On this page:
- What is a Strategic Plan?
- Strategic Plan vs Business Plan
- What are the Key Elements of a Strategic Plan?
- How to Write Each Section of Your Strategic Plan
- How to Measure the Success of Your Strategic Plan
- Other Helpful Business Plan Articles & Templates
Over the past 20+ years, Growthink has developed strategic plans for thousands of companies, small business owners, and entrepreneurs. Many of them have gone on to reach incredible success. Below you will find our thinking on the strategic planning process, how to measure progress, and how to create a great plan for your company.
What is a Strategic Plan?
A strategic plan is a process, most often undertaken by organizations, governments, and businesses to define the organization’s strategy. In simple terms, strategy is a course of action or thought-out method used in achieving an objective or set of objectives. It may also be referred to as a strategic document or strategic outlook.
This type of plan includes the organization’s mission and vision – describing where it is going – as well as its core values, concepts, strategies for achieving the objectives, and plans for evaluating progress towards those objectives. It may also include a supporting action plan that prioritizes critical tasks needed to implement the strategy successfully.
In most cases, strategic planning is a continuous process that helps an organization be successful now and beyond. Planning isn’t just about deciding what to do—it’s also about identifying what not to do so resources can be focused on implementing high-priority initiatives. Consider strategic planning a toolbox full of options from which you select the right tools for your job at hand.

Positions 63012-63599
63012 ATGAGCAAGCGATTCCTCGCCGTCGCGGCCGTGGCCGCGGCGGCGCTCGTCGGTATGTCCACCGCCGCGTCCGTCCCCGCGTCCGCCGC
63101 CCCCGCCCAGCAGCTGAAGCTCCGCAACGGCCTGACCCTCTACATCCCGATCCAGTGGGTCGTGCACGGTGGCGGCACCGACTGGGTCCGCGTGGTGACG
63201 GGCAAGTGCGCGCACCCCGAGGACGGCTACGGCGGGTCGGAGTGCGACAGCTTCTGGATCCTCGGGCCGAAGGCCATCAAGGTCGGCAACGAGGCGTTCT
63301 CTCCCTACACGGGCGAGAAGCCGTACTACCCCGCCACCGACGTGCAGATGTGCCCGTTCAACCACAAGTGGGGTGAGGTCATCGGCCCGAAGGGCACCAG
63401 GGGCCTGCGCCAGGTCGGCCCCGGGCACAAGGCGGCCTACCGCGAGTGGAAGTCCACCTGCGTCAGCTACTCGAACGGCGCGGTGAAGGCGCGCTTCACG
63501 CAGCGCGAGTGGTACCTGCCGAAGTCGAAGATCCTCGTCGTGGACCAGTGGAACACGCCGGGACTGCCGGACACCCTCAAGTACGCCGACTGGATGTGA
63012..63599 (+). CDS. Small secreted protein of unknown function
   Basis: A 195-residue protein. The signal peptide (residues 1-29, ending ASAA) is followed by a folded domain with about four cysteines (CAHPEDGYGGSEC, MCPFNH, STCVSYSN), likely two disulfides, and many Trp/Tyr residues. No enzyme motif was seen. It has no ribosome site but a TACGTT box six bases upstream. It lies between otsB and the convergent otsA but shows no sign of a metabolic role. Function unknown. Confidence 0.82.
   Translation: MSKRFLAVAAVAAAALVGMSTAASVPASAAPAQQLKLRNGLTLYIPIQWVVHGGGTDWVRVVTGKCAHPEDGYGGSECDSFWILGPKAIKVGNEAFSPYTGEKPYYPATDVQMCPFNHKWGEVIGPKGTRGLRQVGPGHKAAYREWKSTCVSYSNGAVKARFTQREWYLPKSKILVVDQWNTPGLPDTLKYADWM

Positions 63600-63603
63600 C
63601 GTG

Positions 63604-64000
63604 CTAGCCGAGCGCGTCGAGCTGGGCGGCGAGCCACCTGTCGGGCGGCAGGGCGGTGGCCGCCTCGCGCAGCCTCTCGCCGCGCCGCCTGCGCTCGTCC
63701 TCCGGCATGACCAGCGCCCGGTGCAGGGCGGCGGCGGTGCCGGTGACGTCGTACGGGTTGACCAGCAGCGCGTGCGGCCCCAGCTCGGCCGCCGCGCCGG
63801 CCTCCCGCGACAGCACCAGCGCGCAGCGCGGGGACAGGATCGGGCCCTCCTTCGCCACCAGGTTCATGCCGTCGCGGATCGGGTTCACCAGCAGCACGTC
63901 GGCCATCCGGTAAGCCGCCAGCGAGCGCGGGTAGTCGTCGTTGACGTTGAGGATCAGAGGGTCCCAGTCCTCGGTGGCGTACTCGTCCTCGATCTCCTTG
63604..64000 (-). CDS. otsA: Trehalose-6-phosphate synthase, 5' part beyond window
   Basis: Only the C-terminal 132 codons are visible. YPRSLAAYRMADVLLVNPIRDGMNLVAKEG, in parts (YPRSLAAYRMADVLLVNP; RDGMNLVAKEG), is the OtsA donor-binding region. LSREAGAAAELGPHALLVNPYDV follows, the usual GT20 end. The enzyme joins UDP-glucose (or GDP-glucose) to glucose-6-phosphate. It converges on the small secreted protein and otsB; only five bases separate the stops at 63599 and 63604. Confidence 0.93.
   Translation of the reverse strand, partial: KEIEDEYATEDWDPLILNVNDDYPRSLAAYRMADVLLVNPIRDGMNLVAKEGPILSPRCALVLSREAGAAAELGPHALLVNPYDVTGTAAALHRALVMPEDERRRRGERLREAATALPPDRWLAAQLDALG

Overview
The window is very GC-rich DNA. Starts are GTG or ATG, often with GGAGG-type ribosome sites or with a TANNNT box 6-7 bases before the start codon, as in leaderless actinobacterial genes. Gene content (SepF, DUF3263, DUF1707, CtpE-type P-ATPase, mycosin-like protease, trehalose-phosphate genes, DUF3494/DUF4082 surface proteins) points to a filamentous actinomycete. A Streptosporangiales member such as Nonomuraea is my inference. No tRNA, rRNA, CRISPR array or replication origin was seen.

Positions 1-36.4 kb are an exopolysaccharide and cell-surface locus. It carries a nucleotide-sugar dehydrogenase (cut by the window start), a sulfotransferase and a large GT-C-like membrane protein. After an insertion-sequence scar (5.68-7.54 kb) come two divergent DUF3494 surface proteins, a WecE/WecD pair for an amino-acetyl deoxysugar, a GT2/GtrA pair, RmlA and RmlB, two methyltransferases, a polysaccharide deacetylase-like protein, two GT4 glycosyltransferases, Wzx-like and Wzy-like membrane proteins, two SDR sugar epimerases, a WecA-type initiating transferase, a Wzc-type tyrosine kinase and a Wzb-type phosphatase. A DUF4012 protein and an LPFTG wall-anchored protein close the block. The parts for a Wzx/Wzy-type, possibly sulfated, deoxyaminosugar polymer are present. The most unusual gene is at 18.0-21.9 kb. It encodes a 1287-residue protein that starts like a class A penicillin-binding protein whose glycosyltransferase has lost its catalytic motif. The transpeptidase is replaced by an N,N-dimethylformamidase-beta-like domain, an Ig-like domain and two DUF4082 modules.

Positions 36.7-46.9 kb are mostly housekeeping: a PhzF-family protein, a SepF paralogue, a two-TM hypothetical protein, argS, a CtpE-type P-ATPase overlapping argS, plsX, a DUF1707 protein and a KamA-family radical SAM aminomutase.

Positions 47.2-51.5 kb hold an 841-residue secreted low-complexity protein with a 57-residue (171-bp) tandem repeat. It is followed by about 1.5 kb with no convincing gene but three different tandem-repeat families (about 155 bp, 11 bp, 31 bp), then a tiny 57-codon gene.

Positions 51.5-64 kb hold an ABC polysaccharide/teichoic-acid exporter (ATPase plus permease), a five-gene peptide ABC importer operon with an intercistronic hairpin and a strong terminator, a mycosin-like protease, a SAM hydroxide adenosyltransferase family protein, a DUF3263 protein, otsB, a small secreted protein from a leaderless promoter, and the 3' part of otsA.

Strategic Plan vs Business Plan
The components of a strategic plan include goals, strategic initiatives (the ways in which you’re going to pursue your goals), and action plans (a list of the specific activities that support each strategic initiative). A business plan typically includes some or all of these components but there are important differences between strategic planning and business planning.
Both types of plans can be created for established businesses as well as any new business ventures.
One way to think about it is that strategic plans address the entire year, providing “big picture” thinking while business plans focus more on the details of day-to-day operations.
Strategic planning also tends to look 3–5 years ahead whereas a small business might find it difficult to forecast that far into the future.
Strategic plans typically look at things like management structure, company growth, strategic alliances or mergers, and strategic positioning in the market.
A strategic plan template is useful for organizations contemplating major changes while a small business owner can use strategic planning techniques when making decisions around which new strategic initiatives to pursue.
Business plans are written to present a realistic assessment and roadmap of how well your company could perform within 3–5 years when you take into account factors such as the market demand for your product or service, how much it will cost to produce your product or provide your service, how much it costs to acquire customers, potential risks in starting up your small business, where you will get money if needed and what would need to happen for this plan to become reality.
A business plan is written with the intention of letting outsiders, such as banks or angel investors, see how well your business could perform financially within 3–5 years.
Both types of planning are well worth your time and effort to ensure the prosperity of your business.
What are the Key Elements of a Strategic Plan?
Organizations undertake strategic planning to define their priorities and align their team in pursuit of those priorities. Strategic planning is a crucial tool that can refocus a business’ energies to where they will be best spent.
In spite of the great importance and scope, many times it is ignored or quickly completed each year with no strategic focus. Or it is created, but results are not measured against it. The end result is neither strategic nor even a plan.